Well this has been an interesting review. Typically when we review a flagship Intel desktop processor it is at the top of our charts and has increased in core count, but with the Core i9-11900K neither of those things are true. As I mentioned in the beginning on this review Intel went from a 10-core chip on their i9-10900K to a 8-core chip on their i9-11900K. This of course was because of the new Cypress Cove CPU cores and new Gen12 Xe iGPU on the chip. This was a sacrifice Intel had to make, but it really hurt them on multi-core performance. In our testing the Core i9-11900K was easily beat by AMD’s Ryzen 5000 series chips in multi-core testing and even the Core i9-10900K in some tests.
Where the Core i9-11900K does perform quite well is in single-threaded workloads, this is due to its boost clock up to 5.3 GHz. This gives the Core i9-11900K an advantage in some games like we saw with Shadow of the Tomb Raider and FarCry New Dawn. Obviously performance has a lot to do with the game / application you are running. The new Adaptive Boost technology allows you to get a little bit more out of the processor as we saw in our tests and is actually a better option than just overclocking as we noticed you couldn’t really get much more out of the chip. I would definitely turn this on in your motherboard’s BIOS, although it was set to “auto” on our board (Gigabyte Z590 AORUS Master).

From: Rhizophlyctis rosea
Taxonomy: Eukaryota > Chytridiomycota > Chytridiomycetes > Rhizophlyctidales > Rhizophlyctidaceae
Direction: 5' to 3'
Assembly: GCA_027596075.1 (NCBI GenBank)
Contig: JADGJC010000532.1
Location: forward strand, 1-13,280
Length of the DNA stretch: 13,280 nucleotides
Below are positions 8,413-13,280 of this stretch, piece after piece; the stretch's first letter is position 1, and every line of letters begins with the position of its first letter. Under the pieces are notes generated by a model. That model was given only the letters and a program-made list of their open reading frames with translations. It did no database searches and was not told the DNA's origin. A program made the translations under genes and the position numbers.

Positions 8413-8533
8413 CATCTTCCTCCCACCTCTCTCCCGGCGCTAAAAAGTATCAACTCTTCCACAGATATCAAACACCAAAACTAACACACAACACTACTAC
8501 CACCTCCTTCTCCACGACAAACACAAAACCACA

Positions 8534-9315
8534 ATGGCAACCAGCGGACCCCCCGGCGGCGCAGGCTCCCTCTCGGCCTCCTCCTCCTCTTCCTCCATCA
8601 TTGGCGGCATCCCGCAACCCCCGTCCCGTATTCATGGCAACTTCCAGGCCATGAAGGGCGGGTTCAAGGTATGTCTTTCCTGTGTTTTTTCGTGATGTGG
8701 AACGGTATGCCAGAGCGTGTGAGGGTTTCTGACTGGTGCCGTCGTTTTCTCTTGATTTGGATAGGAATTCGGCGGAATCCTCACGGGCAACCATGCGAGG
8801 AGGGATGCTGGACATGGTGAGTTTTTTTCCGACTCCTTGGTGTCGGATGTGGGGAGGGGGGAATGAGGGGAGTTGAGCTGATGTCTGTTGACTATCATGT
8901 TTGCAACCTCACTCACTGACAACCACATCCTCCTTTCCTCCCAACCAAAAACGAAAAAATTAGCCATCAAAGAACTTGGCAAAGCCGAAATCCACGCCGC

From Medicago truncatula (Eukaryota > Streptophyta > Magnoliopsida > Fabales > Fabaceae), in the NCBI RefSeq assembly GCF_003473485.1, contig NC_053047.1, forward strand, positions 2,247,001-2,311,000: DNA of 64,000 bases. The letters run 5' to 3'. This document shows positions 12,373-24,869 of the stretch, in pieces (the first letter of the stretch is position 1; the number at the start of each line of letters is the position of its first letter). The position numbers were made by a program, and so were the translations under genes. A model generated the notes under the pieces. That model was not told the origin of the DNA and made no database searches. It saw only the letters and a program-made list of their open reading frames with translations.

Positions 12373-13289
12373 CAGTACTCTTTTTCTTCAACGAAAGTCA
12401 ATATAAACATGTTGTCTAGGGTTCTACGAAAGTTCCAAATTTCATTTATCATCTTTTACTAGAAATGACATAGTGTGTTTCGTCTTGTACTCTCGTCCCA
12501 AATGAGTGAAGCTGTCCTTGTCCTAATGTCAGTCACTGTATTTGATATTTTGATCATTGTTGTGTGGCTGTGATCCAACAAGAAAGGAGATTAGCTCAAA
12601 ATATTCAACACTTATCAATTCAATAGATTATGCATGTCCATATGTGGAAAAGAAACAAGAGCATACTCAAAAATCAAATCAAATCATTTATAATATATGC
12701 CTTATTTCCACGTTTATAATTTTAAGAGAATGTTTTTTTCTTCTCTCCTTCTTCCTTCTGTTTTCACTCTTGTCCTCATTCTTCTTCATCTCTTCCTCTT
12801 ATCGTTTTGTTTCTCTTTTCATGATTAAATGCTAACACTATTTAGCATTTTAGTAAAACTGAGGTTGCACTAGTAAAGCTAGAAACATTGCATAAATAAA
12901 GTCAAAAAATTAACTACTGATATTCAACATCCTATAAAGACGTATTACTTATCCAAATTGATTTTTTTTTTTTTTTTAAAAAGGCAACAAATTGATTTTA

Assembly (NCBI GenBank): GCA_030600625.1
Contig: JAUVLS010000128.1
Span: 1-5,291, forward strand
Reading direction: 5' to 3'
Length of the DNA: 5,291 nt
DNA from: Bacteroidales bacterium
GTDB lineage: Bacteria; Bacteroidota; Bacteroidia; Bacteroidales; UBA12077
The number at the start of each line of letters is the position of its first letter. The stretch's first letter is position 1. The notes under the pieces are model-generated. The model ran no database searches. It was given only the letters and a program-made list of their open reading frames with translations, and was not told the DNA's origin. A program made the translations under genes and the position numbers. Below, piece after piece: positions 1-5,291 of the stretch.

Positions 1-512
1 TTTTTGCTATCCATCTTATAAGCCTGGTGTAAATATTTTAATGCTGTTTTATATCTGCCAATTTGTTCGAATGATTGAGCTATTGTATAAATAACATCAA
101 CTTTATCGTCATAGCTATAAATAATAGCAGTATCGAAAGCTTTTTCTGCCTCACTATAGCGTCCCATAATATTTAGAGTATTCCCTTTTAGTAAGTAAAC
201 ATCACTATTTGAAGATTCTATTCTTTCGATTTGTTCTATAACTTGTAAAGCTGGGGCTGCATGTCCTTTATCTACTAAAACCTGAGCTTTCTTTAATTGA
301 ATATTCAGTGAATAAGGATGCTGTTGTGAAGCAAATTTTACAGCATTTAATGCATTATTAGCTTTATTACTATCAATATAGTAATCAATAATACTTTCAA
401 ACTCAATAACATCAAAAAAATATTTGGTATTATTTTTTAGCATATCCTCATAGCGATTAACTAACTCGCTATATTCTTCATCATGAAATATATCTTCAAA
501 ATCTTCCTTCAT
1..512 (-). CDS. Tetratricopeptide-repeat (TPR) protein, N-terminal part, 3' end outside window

It really is hard to recommend the Core i9-11900K at this point. I think the only real reason to go this route is if you are several generations behind and are looking to do a new build. The Z590 platform does bring with it PCI-Express 4.0, which you’ll really take advantage of with super-fast M.2 solid state drives. Also some of the new Z590 motherboards are pretty awesome, stay tuned as we have a bunch of reviews of those coming! Also you have to expect that this is the last 14nm Intel desktop processor range, at least we would hope. Once Intel moves down to either 10nm or 7nm we should see a massive increase in performance. On top of that DDR5 is on the way, so you might have buyers remorse when the new chips come out, but with any tech that is how it goes.
Right now the Core i9-11900K is selling for $539.99 at our favorite online retailer, which puts it below the $549.99 of the Ryzen 9 5900X. Sadly you really can’t buy either of these processors at their retail price. At the end of the day if you are looking to build a new PC and want to go the Intel route the Core i9-11900K is not a horrible choice, but it is a disappointment from what we expect to see from a flagship Intel processor.
– Great single-threaded performance
– New Adaptive Boost technology
– PCIe Gen4 support from the CPU
– A decrease in core count
– Does not really compete against AMD overall
– Likely last generation on 14nm